AP: I don't care very much, and I think that might be the key. I have never really deployed my bi-ness, queerness, whatever-you-want-to-call-it-ness, as a upfront flag. There may have been times where I could have deployed it to my advantage and I chose not to.

With the Dresden Dolls, people were very tempted to put us in the goth box, and I actively fought against being stuck in any box. I didn't want to wind up being known as the goth band or the queer chick, or anything. I just so, so passionately wanted to be taken at face value. And you know, sometimes I question the wisdom on that. There's times that I think that it was possibly a little bit fearful. Because I just didn't want to have to explain myself or have difficult conversations with people.

It's fucking hard to be a female musician. People want to categorize you before they want to discuss anything else. Looking back at my whole career, most journalists would get to the music question last, if at all. And that always bothered me, that because I was a woman, and because I was emotionally available, people wanted to talk to me about everything but songwriting and performing, and the piano, and the material. And I don't do the journalists any favors by really being excited about all of those topics. I love talking about sex, and marriage, and the internet,and crowdfunding and money and transparency. I have a very hard time being Morrissey. I can't keep you on my agenda.

But, yeah, I always figured being bisexual was par for the course if you're a fucking maximalist weirdo like me and you want to lick every wall and eat every food and fuck every person. That's always been me. I haven't changed. Open-mindedness transcends silos. If you're an open-minded artist, chances are you're going to be an open-minded sexual creature. If you can be creative about one thing, you can be creative about another.

WCT: Given that we're in this climate, how do you keep holding onto unconditional love?

AP: I think, intellectually, we might believe that it is going to be harder to love, to transcend whatever's happening. But if you do a little bit of mental jiu jitsu, it's actually going to be easier. The same way there are no atheists in foxholes, you cannot be alive and compassionate in America right now and not be wanting to reach your hands out to your neighbors.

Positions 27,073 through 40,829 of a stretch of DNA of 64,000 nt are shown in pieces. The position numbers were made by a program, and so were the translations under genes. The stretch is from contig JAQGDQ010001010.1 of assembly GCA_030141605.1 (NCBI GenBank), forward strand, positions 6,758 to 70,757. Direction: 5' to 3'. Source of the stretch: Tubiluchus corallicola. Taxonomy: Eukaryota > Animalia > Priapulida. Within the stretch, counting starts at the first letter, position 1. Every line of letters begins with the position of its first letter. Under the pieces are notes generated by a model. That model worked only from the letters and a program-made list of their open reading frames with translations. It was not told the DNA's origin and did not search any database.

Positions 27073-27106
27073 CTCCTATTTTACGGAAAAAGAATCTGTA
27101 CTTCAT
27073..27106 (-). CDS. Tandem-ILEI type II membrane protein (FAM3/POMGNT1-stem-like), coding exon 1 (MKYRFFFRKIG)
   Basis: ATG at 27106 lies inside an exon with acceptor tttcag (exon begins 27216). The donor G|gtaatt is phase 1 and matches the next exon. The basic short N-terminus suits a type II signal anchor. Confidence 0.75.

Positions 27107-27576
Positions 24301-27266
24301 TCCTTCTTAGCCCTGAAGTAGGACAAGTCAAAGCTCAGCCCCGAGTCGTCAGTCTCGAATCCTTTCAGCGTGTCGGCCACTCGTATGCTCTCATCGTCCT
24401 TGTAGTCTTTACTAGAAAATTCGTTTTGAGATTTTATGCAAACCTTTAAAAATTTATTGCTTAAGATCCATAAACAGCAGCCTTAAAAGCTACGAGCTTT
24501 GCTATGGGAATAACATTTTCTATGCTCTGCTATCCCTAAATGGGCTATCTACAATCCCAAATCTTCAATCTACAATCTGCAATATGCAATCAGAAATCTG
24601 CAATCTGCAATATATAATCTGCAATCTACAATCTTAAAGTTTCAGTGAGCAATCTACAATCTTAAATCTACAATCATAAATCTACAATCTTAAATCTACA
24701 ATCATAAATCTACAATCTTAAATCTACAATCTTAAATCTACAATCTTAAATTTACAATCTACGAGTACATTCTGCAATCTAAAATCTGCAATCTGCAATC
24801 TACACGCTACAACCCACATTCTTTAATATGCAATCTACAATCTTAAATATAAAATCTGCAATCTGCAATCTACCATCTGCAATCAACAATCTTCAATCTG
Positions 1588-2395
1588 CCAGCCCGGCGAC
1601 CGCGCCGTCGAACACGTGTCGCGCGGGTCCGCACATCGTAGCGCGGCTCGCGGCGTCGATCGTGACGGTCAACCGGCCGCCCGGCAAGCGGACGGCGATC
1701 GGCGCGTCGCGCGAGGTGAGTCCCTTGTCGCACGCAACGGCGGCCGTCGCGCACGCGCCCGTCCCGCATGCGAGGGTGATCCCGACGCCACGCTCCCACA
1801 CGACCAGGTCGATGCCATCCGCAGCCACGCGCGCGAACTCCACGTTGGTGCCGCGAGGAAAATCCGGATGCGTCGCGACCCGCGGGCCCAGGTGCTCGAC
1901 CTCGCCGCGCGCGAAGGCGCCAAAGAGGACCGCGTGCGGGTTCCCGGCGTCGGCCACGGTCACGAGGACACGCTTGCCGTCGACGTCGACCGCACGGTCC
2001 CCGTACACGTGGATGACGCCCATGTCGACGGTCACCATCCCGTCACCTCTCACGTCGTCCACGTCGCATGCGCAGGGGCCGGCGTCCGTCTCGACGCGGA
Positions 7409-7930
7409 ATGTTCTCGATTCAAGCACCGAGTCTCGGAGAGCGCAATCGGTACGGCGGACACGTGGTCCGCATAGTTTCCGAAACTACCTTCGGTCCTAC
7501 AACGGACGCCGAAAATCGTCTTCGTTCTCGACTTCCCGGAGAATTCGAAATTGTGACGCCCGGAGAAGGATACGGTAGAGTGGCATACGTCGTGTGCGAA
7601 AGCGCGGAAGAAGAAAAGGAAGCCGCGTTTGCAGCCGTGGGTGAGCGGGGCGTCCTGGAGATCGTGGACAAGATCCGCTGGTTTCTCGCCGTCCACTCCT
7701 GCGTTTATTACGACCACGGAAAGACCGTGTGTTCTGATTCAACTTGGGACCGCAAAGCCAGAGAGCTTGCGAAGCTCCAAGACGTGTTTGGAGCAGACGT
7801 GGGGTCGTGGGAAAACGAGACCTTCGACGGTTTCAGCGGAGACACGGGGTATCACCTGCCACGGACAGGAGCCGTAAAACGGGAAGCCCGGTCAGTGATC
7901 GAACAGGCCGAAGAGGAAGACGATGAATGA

I have been wanting to hug people in airports, because it's so important to me that hate and racism and fear not take over. And if not me, and if not you, and if not these people, then who the fuck is going to do it? And so I actually think that it's an inspiring moment. Because, all of a sudden, the stakes just blew up. And if everyone committed to love and compassion doesn't stand up and make their voice heard right now, this country's going to go in a very frightening direction.

WCT: How would you suggest that individual people contribute?

AP: This is not the time to not be politically active. And that means more than just checking boxes and signing things on the internet. I, like a lot of people, took for granted that Clinton was going to get into office and I was cavalierly planning my tour and my year, and time off with the baby in the spring, and I am going to fucking rip up my plans and make a new one. And I am going to make a plan that is going to involve a lot more political activism. Because if I don't, I will never be able to live with myself. This is the moment to just take some time out of your life and do something concrete. Especially if you feel guilty that you didn't do enough to get Clinton into office, which is a common feeling—just get off your ass and do something.

And I think it's also very important that people not be afraid to speak openly on the internet about their political feelings, with the guarantee that you're going to be disagreed with, that you're going to be yelled at, belittled, told to shut up, told that this is not the time and the place, told that the election is over. And this is the time to not shut up. This is the time to make your feelings very heard. One of the most ripe and beautiful eras of art and dissident satire and cabaret was in pre-Nazi Germany, in the Weimar era. And for a good reason. Because when the crush comes from above, the surge comes from below. If you are young and queer, this is the time to get fucking crazy. This is the time to be unabashedly unafraid in the face of people walking through the streets right now thinking that they can yell faggot at you because Donald Trump is in office. This is the time to wave your freak flag very high.


This article shared 664 times since Tue Dec 6, 2016